Ernest Frederick “Fred” Roots was born on July 5, 1923, and died on October 18, 2016.
He was a Canadian geologist, polar explorer, educator and public servant.
Following graduating with undergraduate and master’s degrees in geology from the University of British Columbia and a doctorate from Princeton University, Roots joined the Scott Polar Research Institute and was appointed Chief Geologist for the 1949 to 1952 Norwegian–British–Swedish Antarctic Expedition.
In the expedition, in addition to ground-breaking geological and glaciological research studies, he made a 189 day, unsupported dog sled journey across the continent; a record that still stood at the time of his death over six decades later.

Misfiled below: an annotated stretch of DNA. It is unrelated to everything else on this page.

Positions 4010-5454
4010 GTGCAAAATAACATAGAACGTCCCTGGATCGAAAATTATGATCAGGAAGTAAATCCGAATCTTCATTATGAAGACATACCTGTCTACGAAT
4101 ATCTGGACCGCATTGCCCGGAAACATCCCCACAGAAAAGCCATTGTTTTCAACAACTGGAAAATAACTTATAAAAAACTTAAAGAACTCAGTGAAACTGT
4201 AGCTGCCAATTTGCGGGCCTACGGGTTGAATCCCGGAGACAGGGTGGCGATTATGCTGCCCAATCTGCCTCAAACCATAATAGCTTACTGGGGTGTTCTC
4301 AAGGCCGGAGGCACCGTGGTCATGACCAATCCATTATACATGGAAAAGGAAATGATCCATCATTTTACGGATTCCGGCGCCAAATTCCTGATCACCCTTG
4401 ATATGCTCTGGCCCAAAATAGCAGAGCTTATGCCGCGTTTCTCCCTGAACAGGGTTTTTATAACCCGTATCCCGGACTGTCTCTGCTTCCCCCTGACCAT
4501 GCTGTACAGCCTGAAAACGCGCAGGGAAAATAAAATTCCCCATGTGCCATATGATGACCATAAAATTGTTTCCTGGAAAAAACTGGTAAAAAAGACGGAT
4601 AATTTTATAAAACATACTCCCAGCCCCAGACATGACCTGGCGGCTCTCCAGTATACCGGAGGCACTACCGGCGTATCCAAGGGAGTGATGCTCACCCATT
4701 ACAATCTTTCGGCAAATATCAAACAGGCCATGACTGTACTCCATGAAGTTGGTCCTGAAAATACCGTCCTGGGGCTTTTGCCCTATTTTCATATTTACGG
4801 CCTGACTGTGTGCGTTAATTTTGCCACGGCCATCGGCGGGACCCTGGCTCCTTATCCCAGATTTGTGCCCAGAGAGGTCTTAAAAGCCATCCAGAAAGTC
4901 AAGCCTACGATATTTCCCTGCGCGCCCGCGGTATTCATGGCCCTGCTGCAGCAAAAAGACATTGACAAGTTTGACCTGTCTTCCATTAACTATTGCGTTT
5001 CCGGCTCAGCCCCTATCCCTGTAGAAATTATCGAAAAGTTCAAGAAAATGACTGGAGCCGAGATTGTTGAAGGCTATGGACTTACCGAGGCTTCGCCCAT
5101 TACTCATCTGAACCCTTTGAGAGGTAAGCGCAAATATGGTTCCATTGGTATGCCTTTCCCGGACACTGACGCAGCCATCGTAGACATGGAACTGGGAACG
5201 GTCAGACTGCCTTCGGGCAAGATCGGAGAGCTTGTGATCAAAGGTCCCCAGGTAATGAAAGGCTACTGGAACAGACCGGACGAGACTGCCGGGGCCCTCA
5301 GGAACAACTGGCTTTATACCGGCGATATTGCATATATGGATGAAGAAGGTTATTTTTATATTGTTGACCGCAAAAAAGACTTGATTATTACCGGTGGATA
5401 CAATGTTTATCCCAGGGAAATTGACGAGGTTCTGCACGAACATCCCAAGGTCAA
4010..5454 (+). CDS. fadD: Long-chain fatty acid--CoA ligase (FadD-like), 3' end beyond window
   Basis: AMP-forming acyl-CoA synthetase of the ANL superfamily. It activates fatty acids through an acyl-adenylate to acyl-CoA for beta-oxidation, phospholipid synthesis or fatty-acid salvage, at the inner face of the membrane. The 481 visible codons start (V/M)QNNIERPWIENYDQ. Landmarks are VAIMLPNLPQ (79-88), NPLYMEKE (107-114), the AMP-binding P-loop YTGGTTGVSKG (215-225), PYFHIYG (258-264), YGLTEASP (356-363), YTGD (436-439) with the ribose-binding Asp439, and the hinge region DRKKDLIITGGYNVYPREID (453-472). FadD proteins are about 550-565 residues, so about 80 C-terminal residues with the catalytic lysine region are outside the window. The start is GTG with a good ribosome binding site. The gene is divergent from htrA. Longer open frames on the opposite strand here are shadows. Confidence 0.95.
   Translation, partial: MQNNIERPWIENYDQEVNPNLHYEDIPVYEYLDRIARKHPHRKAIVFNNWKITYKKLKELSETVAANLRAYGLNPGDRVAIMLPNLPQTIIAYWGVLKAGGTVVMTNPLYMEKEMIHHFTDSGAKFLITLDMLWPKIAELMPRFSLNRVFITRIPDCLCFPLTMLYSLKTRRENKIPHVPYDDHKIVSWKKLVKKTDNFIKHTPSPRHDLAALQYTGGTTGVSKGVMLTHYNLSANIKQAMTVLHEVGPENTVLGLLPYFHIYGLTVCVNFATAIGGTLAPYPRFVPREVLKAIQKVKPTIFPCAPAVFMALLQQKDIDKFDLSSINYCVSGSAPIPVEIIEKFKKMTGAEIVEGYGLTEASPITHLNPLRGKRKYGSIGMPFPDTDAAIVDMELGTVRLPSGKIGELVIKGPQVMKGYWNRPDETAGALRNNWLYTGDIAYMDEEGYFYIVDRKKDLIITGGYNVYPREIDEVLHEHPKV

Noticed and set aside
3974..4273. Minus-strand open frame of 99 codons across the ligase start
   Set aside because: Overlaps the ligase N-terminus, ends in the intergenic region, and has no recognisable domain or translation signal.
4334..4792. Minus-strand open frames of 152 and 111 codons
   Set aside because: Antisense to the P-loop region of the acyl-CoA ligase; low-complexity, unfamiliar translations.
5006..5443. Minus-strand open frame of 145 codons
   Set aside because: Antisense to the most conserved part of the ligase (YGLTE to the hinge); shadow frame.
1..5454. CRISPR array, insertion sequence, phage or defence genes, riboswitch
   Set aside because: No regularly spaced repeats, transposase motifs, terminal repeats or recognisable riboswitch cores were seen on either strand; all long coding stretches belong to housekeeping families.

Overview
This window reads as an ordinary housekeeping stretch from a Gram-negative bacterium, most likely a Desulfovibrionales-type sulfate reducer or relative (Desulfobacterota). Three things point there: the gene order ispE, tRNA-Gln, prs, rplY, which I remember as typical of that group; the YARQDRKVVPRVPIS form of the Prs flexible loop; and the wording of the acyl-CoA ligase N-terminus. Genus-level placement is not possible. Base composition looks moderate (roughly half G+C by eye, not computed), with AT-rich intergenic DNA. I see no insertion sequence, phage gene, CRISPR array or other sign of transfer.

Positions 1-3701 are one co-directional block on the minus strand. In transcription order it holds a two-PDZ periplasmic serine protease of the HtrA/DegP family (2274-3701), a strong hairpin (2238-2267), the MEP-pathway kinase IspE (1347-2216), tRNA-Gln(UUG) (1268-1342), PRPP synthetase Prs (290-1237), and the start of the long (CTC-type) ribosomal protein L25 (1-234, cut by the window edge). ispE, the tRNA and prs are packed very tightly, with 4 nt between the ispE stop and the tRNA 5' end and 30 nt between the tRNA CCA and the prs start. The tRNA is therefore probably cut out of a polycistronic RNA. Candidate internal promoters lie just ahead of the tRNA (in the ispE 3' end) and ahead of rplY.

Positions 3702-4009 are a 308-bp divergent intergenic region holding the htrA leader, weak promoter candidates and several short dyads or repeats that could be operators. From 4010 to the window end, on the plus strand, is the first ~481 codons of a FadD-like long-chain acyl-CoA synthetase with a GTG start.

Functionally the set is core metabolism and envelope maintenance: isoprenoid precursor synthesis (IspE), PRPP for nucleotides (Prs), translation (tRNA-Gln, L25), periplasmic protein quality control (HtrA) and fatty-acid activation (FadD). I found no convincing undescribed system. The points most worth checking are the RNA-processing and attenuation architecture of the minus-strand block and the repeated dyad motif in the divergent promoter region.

When he when back, to Canada he joined the Geological Survey of Canada with whom he served as a field geologist until 1958, when he left to help found the Polar Continental Shelf Program.
After his retirement, Roots and his wife moved back to British Columbia from their home in Gatineau, Quebec.
Fred was survived by June and three of their four children
Fred Roots passed away at 93 years old.